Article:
The New head of the Federal Reserve, Ben Bernanke

Everywhere I go, people are asking me what I think of the new chairman of the Federal Reserve, Ben Bernanke.

I know Bernanke pretty well because he was Chairman of the Princeton Economics department at a time when I was very seriously thinking of moving there, but ended up turning down offers on multiple occasions (which rightfully aggravated Bernanke to no end).

I have two thoughts on Bernanke running the Federal Reserve:

1) If I had to guess, the Chairman of the Fed has a lot less impact on the day-to-day performance of the economy than most people think. Although Greenspan has been elevated to God-like status, I suspect that he has been at least as lucky as he has been good. One of the most important lessons of modern macroeconomics is that it is probably impossible at the present time to “fine tune” it. More or less, you just want the Fed to stay out of the way and not totally botch things. There is mounting evidence that the Great Depression (and maybe also the stagflation of the early 1970s) was due in large part to policymakers following exactly the wrong course of action.

2) With that in mind, I think Bernanke is a great choice to run the Fed. He has an enormous appreciation of the history of monetary economics and past failures of Fed policy (see, for instance, this book he has written on the Great Depression). But at the same time, he is not an egomaniac who will pursue dangerous policies because of illusions of grandeur.


StCheryl

A minor correction -- Bernanke has been nominated, but has not yet been confirmed by the Senate, for the post of Chairman of the Fed. He is highly qualified and relatively uncontroversial. I would be absolutely shocked if he were not confirmed quickly.

The Fed is a unique institution both nationally and internationally. It is both part of and outside of the normal US government, and is a tremendously secretive institution. Most of what goes on there will never see the light of day. (For three years in the early 90s, it was my job to make sure that the high level discussions and deliberations met the relevant legal tests renain secret.) Even the most trivial things can be kept secret, and Fed attorneys and officials work hard not to have to give up even minor financial institution inspection reports when they are subpoenaed.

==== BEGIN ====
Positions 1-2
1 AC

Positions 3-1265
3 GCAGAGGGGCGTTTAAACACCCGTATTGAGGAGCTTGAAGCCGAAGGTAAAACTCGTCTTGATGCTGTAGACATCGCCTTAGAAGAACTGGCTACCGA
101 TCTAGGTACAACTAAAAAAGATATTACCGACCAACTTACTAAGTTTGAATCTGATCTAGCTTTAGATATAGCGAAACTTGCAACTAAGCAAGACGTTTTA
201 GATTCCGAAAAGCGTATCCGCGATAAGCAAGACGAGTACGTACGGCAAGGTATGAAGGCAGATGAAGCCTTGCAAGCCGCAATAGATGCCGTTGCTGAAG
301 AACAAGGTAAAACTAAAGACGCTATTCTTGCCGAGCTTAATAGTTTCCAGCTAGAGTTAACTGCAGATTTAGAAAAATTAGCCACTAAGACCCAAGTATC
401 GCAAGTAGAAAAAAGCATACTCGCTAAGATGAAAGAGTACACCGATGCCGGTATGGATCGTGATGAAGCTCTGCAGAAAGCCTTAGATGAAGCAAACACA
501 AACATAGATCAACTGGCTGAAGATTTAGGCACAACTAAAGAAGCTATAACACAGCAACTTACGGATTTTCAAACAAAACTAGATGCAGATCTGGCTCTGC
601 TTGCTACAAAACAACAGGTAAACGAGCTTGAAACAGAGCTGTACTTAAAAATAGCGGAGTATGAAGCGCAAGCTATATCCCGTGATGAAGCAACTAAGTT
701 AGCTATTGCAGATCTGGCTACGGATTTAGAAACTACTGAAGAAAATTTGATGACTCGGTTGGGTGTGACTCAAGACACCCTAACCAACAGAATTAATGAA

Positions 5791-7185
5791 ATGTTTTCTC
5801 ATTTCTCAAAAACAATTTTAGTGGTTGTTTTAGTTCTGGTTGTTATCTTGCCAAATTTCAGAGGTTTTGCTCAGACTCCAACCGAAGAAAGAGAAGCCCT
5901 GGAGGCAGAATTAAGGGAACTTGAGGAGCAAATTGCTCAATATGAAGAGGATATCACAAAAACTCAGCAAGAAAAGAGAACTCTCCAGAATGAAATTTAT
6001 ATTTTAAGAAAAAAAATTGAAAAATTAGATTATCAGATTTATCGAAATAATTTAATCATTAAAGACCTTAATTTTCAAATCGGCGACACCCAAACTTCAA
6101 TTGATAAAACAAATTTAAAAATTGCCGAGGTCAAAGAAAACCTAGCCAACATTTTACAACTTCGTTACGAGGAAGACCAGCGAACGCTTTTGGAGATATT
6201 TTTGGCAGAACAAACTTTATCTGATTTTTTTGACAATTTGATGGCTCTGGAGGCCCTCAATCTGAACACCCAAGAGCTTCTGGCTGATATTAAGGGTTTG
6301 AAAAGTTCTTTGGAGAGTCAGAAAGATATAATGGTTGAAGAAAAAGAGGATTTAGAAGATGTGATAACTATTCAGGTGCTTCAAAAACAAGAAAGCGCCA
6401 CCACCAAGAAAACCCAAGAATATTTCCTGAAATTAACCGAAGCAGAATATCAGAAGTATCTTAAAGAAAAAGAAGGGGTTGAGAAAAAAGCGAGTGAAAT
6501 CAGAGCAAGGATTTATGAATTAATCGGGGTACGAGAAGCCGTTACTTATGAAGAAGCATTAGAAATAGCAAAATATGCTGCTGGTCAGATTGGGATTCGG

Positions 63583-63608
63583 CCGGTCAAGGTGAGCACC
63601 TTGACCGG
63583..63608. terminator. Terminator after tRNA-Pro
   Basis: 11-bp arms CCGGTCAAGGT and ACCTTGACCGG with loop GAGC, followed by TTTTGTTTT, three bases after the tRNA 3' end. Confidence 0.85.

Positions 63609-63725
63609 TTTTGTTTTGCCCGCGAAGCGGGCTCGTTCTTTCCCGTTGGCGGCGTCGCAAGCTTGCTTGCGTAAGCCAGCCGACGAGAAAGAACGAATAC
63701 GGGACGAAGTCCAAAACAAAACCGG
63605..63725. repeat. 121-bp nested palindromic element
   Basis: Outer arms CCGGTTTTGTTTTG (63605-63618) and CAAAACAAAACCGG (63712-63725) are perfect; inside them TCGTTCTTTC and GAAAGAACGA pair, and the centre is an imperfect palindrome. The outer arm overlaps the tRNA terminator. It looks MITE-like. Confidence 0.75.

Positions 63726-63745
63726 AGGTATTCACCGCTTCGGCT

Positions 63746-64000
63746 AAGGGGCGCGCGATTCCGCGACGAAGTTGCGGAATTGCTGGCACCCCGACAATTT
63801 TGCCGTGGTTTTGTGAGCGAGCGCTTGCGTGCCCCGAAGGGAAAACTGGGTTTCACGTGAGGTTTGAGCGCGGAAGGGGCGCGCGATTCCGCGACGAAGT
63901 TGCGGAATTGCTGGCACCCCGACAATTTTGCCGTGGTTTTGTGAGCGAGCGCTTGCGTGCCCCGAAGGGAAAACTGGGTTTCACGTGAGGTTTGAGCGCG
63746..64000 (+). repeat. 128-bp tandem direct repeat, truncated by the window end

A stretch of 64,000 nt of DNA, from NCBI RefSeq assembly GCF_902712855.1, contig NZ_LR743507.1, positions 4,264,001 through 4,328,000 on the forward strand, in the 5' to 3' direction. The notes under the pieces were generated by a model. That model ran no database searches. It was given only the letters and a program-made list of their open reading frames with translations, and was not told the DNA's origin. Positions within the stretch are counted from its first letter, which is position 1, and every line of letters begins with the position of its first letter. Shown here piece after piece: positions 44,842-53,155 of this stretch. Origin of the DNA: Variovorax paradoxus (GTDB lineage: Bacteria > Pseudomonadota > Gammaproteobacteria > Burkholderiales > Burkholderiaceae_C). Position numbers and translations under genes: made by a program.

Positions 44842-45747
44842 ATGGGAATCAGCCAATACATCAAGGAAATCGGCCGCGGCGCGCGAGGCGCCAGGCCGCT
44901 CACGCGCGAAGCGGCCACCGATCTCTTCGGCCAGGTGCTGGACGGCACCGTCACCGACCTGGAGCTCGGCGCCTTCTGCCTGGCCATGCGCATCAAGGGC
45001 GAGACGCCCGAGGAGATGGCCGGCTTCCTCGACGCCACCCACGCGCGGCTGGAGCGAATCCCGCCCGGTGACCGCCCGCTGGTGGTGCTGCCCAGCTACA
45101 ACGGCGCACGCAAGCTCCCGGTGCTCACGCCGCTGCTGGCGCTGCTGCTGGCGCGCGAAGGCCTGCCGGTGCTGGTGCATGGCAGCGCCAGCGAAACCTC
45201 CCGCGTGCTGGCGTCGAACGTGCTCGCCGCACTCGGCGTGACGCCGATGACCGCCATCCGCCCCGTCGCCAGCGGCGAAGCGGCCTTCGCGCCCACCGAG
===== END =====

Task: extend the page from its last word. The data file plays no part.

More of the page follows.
Alan Greenspan succeeded as Fed Chairman for several reasons other his skills as an economist (whatever those are -- I am not qualified to comment.) First, no one ever understood what he was saying. Many people thought he was brilliant almost no matter what he said or did. He has managed for 18 years to confuse a lot of public figures who think they are very smart, and not wanting to admit publicly that they don't understand something, he doesn't get questioned. Possibly because his explanation or clarification would be just as unclear as the original statment. He does this while never overtly condescending to people.

Second, he figured out how to survive, even thrive, in Washington's strange culture. He was very popular and has led a very active social life. He also figured out how to flatter people in Congress (see above) while saying nothing.

Finally, he has had the benefit of presiding over relatively stable oil prices and the internet boom. Although there were numerous crises on his watch, people trusted him enough (see above) to follow him and let him calm the markets when necessary.

Read more...

Gringo_Nordestino

THANKS!! I was waiting to see when you would comment on this. I think too much has been made of the "helicopter" comment, and in fact it was a variation of I beleive Keynes, who said to simply print the moeny and hide it in bottles in mineshafts.

mathking

With all of the "Chicago v. Harvard" economics talk from the old blog, I just noticed that now two of the most prominent economists for the government could have Princeton connections, Bernanke and CBO director Douglas Holtz-Eakin. Both of them (and the CBO deputy as well) have also come off of stints as Chief Economist for the Council of Economic Advisors.